And Malik Zaire Makes Five (in 2013)
By Paul Myerberg // Mar 26, 2012
Let’s resume our regularly scheduled programming. How was your week? Mine was good — great, actually. I’m relaxed. Tanned. Ready for the next week, the next month and the summer. Some research on the project-that-shall-not-be-named led to one pretty clear conclusion: Texas-San Antonio is coming in last. I’ve tried in the past to leave at least a little doubt as to No. 120 — or No. 123, actually — but the Roadrunners are an easy pick. So what did I miss over the last eight days? A day of catching up, in brief, beginning with quarterback prospect Malik Zaire committing to Notre Dame:
If Sunday’s commitment sticks — and I’ll give you one reason why it might not — the Irish will enter next season with Zaire, true freshman Gunner Kiel, sophomores Andrew Hendrix and Everett Golson and junior Tommy Rees. That’s quite a haul for Brian Kelly, who would theoretically be able to identify at least one competent passer from a quintet of intriguing options.
That’s a year away, however. Zaire may very well enroll early, much like Kiel did this past winter, which might give him a slight leg up in his push for immediate playing time. By that point, on the other hand, it may be too late.
What happens during this spring and in August, and what impact will that have on Notre Dame’s future at the position? Here’s the reason why Zaire’s commitment may very well not stick: Notre Dame could turn the reins over Kiel from day one, meaning that Zaire, for instance, might carry a clipboard for the next three seasons.
Kelly has made this spring’s position battle an open, four-man competition. Rees’ experience might give him a slight edge in the early spring — the Irish have completed three practices thus far — but Kelly and the Notre Dame staff know Rees’ ceiling. He’s hit his ceiling, in fact, and it’s not at the height Kelly desires from his starting quarterback.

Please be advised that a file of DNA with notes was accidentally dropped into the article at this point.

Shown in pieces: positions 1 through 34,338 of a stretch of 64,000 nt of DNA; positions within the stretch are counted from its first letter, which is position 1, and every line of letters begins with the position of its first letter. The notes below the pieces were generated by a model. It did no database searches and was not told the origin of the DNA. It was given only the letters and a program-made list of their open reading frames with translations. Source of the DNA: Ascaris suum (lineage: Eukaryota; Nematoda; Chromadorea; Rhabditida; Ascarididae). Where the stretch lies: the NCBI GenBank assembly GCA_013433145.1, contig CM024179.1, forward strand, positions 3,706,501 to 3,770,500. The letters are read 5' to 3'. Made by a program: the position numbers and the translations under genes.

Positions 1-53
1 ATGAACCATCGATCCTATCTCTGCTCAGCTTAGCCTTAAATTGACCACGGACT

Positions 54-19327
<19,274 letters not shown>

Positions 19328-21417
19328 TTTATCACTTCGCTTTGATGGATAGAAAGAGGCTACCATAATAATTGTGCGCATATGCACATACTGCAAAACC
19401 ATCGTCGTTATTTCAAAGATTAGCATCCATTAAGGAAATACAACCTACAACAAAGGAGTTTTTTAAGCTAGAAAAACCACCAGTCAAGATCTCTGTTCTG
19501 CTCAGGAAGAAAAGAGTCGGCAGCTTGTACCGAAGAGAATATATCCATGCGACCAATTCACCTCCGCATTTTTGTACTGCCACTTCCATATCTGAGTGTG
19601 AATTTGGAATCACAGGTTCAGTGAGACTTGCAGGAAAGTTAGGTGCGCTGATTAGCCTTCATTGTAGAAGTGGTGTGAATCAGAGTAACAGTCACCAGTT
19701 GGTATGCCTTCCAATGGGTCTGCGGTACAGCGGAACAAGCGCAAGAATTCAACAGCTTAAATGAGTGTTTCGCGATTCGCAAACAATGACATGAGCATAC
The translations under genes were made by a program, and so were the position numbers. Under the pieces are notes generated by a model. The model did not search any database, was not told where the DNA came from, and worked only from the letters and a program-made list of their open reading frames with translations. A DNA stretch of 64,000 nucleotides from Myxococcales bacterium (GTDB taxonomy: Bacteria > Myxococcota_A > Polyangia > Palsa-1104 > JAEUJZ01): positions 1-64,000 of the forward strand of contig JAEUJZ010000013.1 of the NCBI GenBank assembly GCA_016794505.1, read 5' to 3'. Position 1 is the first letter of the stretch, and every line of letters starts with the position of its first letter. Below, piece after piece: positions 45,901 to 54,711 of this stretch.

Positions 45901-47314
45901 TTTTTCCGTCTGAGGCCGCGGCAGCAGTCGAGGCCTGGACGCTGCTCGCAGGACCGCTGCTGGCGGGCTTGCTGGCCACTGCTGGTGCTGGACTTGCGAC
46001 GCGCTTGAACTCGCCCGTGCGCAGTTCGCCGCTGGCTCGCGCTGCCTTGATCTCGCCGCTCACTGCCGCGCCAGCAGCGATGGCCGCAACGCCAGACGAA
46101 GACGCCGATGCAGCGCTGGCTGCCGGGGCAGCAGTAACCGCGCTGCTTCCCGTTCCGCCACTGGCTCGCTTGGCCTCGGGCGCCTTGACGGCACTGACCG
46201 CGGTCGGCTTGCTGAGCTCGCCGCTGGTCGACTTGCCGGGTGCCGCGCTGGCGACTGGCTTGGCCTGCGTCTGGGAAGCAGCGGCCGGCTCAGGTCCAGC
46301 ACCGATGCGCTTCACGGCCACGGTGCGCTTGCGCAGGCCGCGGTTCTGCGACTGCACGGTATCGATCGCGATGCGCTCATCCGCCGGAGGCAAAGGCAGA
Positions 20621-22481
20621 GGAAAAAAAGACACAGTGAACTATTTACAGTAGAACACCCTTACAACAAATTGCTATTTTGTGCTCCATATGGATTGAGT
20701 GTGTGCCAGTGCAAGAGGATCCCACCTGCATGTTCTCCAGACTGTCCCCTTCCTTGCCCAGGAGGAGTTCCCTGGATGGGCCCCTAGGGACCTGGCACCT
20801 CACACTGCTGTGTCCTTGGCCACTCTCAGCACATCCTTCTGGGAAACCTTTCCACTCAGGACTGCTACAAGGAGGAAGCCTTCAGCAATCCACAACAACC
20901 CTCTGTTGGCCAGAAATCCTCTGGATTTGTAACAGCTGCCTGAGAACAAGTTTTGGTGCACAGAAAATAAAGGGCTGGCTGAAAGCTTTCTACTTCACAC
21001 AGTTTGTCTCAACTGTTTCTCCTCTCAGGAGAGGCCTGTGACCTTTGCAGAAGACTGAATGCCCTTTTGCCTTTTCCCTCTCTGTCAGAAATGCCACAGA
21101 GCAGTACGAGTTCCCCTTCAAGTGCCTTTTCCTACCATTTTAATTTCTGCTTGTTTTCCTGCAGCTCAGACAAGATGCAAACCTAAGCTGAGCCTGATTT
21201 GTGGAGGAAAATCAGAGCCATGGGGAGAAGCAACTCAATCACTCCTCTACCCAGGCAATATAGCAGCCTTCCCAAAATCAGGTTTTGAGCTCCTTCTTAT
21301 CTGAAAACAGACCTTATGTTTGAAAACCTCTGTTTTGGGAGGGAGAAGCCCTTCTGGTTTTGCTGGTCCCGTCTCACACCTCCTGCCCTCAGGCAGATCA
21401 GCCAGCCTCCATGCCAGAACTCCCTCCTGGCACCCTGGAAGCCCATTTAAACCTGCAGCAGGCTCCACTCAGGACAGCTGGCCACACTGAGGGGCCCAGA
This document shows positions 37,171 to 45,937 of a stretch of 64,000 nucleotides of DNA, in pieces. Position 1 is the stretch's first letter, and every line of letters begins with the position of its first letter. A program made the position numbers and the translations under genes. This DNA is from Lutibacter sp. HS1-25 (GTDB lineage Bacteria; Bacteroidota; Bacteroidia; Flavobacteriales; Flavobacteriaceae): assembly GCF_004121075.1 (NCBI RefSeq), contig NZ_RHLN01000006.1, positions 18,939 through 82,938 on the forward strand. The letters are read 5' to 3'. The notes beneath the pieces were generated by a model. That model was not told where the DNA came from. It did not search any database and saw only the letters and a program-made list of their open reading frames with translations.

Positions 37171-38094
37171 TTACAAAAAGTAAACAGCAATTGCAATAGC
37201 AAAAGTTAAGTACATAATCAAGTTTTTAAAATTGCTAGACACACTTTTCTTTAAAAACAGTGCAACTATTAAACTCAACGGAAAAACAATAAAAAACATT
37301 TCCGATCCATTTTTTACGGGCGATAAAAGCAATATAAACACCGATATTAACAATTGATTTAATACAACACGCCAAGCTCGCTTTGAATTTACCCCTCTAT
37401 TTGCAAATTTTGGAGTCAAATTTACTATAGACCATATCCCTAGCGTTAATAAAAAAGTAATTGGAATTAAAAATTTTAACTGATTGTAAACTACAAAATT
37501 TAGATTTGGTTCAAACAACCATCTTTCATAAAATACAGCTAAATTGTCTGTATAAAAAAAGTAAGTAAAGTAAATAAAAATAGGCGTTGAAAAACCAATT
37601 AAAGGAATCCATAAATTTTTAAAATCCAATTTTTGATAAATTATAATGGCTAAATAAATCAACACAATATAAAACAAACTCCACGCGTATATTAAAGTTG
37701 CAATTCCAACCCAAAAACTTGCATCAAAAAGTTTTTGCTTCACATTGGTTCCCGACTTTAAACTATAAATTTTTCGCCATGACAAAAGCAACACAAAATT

An early guess: Rees will not be Notre Dame’s starting quarterback in 2012. That’s if one of the three younger options step up their games to match Kelly’s standard; the position won’t be handed to any one of the three, but the door is clearly open for one to make a move. And that includes Kiel — that definitely includes Kiel.
Don’t sleep on Hendrix, who has room for growth as a passer but has already flashed an ability to make plays with his feet, unlike Rees. Whether Hendrix can avoid turnovers, however — he tossed two picks in 37 attempts as a freshman — will decide how far he moves along in Notre Dame’s spring competition.
Golson is the only one of the three returning quarterbacks to not see the field in 2011. Instead, Golson spent last season as Notre Dame’s scout team quarterback, imitating the opposition’s starter against the Notre Dame defense. That gives us no sample size to gauge Golson’s chances at leaping to the top of the depth chart, even if there’s tremendous value to be found in spending a freshman season taking such meaningful practice snaps.
This is depth. And if not true depth — only one of the four has starting experience — the Irish have options: Rees, Hendrix, Kiel and Golson. Add Zaire into the mix and Notre Dame will have five potential options heading into 2013. But what if Kiel is all he’s built up to be?
Then this depth might quickly evaporate. Saying that Kiel grabs the starting role during the spring, would it be of any surprise to see either Hendrix or Golson — if not both — opt to transfer elsewhere in the search for playing time? And would Zaire entertain other scholarship offers if heading to Notre Dame seems like a ticket to backup status for the next three seasons?
That’s a potential career decision for Zaire, one that lies outside of Notre Dame’s control. And, perhaps, it’s a situation the Irish will accept with open arms: Losing Hendrix, Golson or Zaire means that Kiel has lived up to expectations. In turn, that means that Kelly has found his quarterback. Notre Dame will take this scenario, I’d think.
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